On March 16, 2017, Kentucky governor Matt Bevin signed Senate Bill 4, effectively establishing this bill as law. The Kentucky Legislature website provides the details of the bill, summarizing it as:
“An act relating to medical review panels. [This act] establish[es] KRS Chapter 216C [and] create[s] within that chapter various new sections establishing a medical review panel system for use in civil litigation relating to health care providers, including sections setting out definitions, delineating covered health care facilities and providers, panel membership and formation, functions and deliberations of the panel, and utilization of panel results in civil actions” (http://www.lrc.ky.gov/record/17RS/SB4.htm).
All this legal jargon boils down to this: individuals are no longer allowed to file a medical malpractice lawsuit in court without first receiving an opinion from a medical review panel. What implications could this have on the process of medical malpractice litigation?
Well, if an individual believes they have a medical malpractice case in Kentucky, they must now file a complaint with the Commonwealth’s Cabinet for Health and Family Services. Then, there is a three month period in which to gather a panel of three medical professionals (preferably licensed in Kentucky and of the same field as the defendants) plus one attorney chairperson. Attorneys must “opt in” (i.e. apply) to be a chairperson for medical review boards.
Once established, the board will have nine months to offer their opinion. If they do not provide an opinion within this time frame, the plaintiff has the right to file their case in court. Even if the review board’s opinion is unfavorable, the plaintiff may still file a lawsuit once the review board adjourns. However, the medical review board’s opinion may be admitted as evidence should the case go to trial. The timeframe for filing a malpractice lawsuit after receiving the board’s opinion is 90 days.
There are situations in which the medical review process can be waived, such as cases involving sexual or physical abuse, criminal acts, grossly negligent conduct, and over prescription or incorrect prescription of medication. Furthermore, the process can be waived if the health care provider/facility has been previously sued for malpractice, or if an employee of the facility has pleaded to a Class B or higher misdemeanor or to a Class D or higher felony. A potential point of contention is that preferential treatment is shown toward veterans, law enforcement officers, firefighters, people over 65, and members of the clergy, as well as spouses of anyone in these groups. Each of these individuals is eligible to waive the medical review board process based on their status. Finally, the review board process can be avoided if both sides of the lawsuit agree to waive it.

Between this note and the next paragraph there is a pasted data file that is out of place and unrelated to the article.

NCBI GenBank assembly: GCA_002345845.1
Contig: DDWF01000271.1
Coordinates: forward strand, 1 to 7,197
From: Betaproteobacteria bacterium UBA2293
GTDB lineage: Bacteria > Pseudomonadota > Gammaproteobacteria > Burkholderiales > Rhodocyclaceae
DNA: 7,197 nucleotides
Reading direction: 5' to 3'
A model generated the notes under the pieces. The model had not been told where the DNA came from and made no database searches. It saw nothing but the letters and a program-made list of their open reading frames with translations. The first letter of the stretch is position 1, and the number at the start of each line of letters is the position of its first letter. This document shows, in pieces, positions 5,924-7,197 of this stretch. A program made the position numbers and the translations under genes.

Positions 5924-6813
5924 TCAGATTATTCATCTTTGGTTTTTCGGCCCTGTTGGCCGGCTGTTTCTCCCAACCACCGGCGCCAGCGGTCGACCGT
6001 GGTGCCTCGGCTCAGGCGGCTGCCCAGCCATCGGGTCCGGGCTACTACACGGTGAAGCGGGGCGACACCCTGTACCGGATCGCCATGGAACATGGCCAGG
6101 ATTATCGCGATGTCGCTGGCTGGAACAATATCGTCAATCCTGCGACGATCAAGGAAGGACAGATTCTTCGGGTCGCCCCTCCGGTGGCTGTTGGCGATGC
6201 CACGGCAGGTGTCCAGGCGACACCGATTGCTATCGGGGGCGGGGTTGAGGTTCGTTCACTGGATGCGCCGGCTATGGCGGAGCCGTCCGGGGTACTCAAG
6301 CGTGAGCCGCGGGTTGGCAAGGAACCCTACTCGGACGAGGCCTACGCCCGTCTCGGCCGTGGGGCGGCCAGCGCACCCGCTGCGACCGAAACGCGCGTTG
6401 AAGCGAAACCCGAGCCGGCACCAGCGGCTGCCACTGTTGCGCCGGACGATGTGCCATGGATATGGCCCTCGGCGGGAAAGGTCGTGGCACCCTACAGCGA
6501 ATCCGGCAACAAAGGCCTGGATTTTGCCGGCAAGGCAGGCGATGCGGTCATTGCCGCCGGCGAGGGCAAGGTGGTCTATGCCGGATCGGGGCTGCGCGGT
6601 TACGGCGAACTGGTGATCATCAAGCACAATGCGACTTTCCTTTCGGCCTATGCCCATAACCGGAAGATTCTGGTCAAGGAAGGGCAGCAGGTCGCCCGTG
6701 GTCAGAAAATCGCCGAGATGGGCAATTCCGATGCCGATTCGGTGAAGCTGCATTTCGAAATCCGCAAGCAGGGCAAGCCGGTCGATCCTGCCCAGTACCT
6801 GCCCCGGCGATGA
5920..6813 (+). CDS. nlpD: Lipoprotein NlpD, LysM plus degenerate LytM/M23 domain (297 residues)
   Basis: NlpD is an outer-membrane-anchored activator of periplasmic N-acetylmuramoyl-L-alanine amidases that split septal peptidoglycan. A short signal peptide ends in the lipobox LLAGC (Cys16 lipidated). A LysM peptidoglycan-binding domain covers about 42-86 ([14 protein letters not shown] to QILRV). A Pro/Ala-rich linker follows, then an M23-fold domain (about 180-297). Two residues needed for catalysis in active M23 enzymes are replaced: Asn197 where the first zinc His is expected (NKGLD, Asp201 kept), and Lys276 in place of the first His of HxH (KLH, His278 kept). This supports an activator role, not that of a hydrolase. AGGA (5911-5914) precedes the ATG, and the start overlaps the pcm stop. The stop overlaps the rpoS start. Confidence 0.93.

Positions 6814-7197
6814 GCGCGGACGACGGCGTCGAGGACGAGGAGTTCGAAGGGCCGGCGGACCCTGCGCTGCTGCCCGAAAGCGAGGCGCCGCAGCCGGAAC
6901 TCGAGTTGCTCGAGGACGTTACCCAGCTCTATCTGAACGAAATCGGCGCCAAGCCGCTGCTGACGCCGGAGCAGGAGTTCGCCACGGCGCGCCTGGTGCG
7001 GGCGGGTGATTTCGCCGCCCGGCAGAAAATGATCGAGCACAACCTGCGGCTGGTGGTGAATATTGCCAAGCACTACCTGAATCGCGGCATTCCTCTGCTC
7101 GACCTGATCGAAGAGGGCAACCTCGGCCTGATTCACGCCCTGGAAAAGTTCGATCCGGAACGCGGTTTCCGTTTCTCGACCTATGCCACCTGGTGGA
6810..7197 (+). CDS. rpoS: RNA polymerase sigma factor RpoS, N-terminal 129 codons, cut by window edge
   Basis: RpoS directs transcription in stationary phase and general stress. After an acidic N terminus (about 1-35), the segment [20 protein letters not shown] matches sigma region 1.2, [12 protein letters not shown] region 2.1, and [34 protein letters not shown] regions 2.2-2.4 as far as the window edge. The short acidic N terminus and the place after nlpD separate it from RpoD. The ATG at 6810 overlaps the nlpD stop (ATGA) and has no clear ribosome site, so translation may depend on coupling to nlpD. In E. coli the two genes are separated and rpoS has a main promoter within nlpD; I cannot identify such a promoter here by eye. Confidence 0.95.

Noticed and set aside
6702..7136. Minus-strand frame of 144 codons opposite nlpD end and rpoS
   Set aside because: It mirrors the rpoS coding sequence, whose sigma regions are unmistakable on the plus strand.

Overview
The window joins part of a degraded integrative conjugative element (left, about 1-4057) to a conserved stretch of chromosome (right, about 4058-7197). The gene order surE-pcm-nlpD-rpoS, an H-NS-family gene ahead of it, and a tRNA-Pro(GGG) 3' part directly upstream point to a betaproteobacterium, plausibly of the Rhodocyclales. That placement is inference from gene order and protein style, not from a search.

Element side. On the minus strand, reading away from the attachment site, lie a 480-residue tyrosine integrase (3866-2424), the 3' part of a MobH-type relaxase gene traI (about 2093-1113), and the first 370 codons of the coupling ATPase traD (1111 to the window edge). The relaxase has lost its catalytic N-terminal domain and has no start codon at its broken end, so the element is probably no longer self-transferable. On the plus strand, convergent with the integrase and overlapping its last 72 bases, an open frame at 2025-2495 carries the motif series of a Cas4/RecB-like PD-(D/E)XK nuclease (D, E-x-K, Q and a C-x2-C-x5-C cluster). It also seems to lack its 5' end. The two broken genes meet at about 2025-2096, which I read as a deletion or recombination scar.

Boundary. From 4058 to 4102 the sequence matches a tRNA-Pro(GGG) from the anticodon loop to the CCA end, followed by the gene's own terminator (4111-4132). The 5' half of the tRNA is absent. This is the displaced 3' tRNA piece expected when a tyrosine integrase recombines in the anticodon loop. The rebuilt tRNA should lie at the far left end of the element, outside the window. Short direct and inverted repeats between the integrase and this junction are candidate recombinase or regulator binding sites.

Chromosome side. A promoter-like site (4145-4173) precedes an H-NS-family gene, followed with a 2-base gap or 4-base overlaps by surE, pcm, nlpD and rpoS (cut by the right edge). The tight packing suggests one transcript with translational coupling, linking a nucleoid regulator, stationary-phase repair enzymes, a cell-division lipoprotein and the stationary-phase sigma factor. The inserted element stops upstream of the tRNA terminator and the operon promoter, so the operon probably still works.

The proposed intentions of SB4 are to prevent questionable malpractice cases from proceeding to trial and to reduce the time between filing and trial in those cases that do move forward.
Amendments to the bill include required substance abuse screening for employees of long-term-care facilities, the creation of a registry of abuse/misconduct in medical facilities, and minimum staffing requirements. It seems these amendments are an effort to reduce a number of malpractice suits by decreasing the potential for malpractice to occur. Supporters of the bill hope it will bring “balance” and “liability reform” to the Commonwealth (Rep. Robert Benvenuti III, R-Lexington, as quoted in U.S. News). Furthermore, it is intended to decrease the rising cost of health care and to attract medical professionals to Kentucky.
On the other hand, SB4 has been labeled as an obstruction on the path to justice for patients who have been mistreated. Representative Bob McCoy, a Republican from Bardstown, has even labeled the bill as being “unconstitutional” (as quoted in U.S. News). In a March interview with U.S. News, McCoy said the medical review panels would just create more red tape. He also expressed fears that plaintiffs’ attorneys would take on more malpractice cases just to spite the panel, thus causing one of the primary purposes of the bill to backfire. Only time will tell whose predictions will come true. As is the case for much of 2017, it seems SB4 will require an adjustment period– for attorneys, medical practitioners, and patients alike.
Link to Bill: